International Association for Cryptologic Research

International Association
for Cryptologic Research

IACR News item: 20 June 2024

Benjamin Ostrovsky
ePrint Report ePrint Report
Given a graph $G(V,E)$, represented as a secret-sharing of an adjacency list, we show how to obliviously convert it into an alternative, MPC-friendly secret-shared representation, so-called $d$-normalized replicated adjacency list (which we abbreviate to $d$-normalized), where the size of our new data-structure is only 4x larger -- compared to the original (secret-shared adjacency list) representation of $G$. Yet, this new data structure enables us to execute oblivious graph algorithms that simultaneously improve underlying graph algorithms' round, computation, and communication complexity. Our $d$-normalization proceeds in two steps:

First, we show how for any graph $G$, given a secret-shared adjacency list, where vertices are arbitrary alphanumeric strings that fit into a single RAM memory word, we can efficiently and securely rename vertices to integers from $1$ to $V$ that will appear in increasing order in the resulting secret-shared adjacency list. The secure renaming takes $O(\log V)$ rounds and $O((V+E)\log V)$ secure operations. Our algorithm also outputs in a secret-shared form two arrays: a mapping from integers to alphanumeric names and its sorted inverse. Of course, if the adjacency list is already in such an integer format, this step could be skipped.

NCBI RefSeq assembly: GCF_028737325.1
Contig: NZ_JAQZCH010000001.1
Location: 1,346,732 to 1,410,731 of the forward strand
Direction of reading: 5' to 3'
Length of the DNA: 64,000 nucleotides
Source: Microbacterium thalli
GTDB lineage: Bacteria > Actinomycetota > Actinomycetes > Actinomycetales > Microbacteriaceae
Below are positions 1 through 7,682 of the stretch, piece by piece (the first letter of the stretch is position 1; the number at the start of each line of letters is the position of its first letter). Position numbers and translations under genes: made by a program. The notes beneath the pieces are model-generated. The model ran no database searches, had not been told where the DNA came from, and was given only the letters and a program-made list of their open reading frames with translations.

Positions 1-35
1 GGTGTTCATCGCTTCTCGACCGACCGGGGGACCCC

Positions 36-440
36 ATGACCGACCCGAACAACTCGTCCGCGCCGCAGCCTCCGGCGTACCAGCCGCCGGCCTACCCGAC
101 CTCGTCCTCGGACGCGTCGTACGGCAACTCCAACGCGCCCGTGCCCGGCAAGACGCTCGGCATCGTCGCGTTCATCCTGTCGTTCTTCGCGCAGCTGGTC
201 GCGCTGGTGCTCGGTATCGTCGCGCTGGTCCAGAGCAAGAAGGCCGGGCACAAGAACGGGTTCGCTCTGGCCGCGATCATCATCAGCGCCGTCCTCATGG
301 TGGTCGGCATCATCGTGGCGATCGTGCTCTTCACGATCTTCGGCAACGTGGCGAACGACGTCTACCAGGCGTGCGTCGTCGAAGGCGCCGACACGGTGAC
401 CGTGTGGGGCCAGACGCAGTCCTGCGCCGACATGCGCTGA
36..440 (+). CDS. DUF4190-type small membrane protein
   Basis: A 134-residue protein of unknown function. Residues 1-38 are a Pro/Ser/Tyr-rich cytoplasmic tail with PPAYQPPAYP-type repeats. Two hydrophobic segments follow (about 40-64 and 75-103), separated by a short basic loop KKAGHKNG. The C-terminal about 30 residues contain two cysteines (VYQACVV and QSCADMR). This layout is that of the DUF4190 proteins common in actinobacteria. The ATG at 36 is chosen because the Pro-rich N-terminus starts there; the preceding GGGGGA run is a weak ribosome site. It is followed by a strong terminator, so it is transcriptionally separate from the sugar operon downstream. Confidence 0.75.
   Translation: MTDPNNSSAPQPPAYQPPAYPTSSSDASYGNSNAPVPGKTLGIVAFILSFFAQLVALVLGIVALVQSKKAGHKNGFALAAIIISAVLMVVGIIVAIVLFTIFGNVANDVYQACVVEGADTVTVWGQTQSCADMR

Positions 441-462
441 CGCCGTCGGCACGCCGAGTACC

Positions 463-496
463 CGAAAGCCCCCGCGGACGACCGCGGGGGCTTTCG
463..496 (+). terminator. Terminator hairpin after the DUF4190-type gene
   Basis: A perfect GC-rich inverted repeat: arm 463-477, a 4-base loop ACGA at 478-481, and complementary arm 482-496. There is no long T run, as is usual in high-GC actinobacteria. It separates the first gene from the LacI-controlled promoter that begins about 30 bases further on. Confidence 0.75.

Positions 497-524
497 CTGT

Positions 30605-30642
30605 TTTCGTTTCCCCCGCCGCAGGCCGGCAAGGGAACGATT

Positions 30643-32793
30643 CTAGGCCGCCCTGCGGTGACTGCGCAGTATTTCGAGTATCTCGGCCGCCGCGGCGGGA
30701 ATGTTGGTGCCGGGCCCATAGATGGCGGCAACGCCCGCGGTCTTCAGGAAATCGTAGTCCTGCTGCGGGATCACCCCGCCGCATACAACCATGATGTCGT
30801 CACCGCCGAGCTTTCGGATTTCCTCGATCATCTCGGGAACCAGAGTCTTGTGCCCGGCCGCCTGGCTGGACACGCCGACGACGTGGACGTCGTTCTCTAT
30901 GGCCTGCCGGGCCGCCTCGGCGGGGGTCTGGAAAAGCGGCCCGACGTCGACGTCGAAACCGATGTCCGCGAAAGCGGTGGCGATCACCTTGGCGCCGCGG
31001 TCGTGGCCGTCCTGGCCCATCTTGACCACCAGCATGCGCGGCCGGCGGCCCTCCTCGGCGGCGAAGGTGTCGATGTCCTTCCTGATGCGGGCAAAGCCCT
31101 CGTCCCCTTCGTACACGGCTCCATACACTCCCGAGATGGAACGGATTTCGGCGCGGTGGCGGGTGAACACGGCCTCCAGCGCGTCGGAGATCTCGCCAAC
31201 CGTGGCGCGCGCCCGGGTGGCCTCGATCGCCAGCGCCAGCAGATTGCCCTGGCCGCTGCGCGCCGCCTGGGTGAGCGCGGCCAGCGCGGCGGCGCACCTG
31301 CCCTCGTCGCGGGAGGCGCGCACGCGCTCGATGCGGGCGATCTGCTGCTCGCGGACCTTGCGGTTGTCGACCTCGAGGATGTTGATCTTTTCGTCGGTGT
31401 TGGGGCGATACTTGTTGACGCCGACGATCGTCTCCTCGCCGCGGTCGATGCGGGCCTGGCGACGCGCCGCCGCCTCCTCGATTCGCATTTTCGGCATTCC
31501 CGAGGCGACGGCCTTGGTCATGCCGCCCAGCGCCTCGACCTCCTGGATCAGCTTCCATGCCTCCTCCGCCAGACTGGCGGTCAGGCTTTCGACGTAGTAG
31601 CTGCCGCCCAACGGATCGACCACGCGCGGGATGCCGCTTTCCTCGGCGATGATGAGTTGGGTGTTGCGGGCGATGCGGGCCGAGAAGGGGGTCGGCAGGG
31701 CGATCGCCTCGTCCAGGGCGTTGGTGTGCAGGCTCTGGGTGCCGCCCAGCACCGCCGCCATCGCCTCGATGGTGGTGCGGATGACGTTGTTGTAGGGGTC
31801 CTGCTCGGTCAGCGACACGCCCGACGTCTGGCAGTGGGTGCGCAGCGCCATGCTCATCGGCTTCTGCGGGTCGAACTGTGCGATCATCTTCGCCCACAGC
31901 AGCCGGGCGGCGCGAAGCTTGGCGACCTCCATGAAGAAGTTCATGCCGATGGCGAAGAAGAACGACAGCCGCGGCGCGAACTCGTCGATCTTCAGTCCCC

Second, given a secret-shared adjacency list for any graph $G$, where vertices are integers from $1$ to $V$ and are sorted, there exists a $d$-normalization algorithm that takes $O(1)$ rounds and $O((V+E))$ secure operations.

We believe that both conversions are of independent interest. We demonstrate the power of our data structures by designing a privacy-preserving Dijkstra's single-source shortest-path algorithm that simultaneously achieves $O\left((V +E) \cdot \log V \right)$ secure operations and $O(V \cdot \log V \cdot \log \log\log V)$ rounds. Our secure Dijkstra algorithm works for any adjacency list representation as long as all vertex labels and weights can individually fit into RAM memory word. Our algorithms work for two or a constant number of servers in the honest but curious setting. The limitation of our result (to only a constant number of servers) is due to our reliance on linear work and constant-round secure shuffle.

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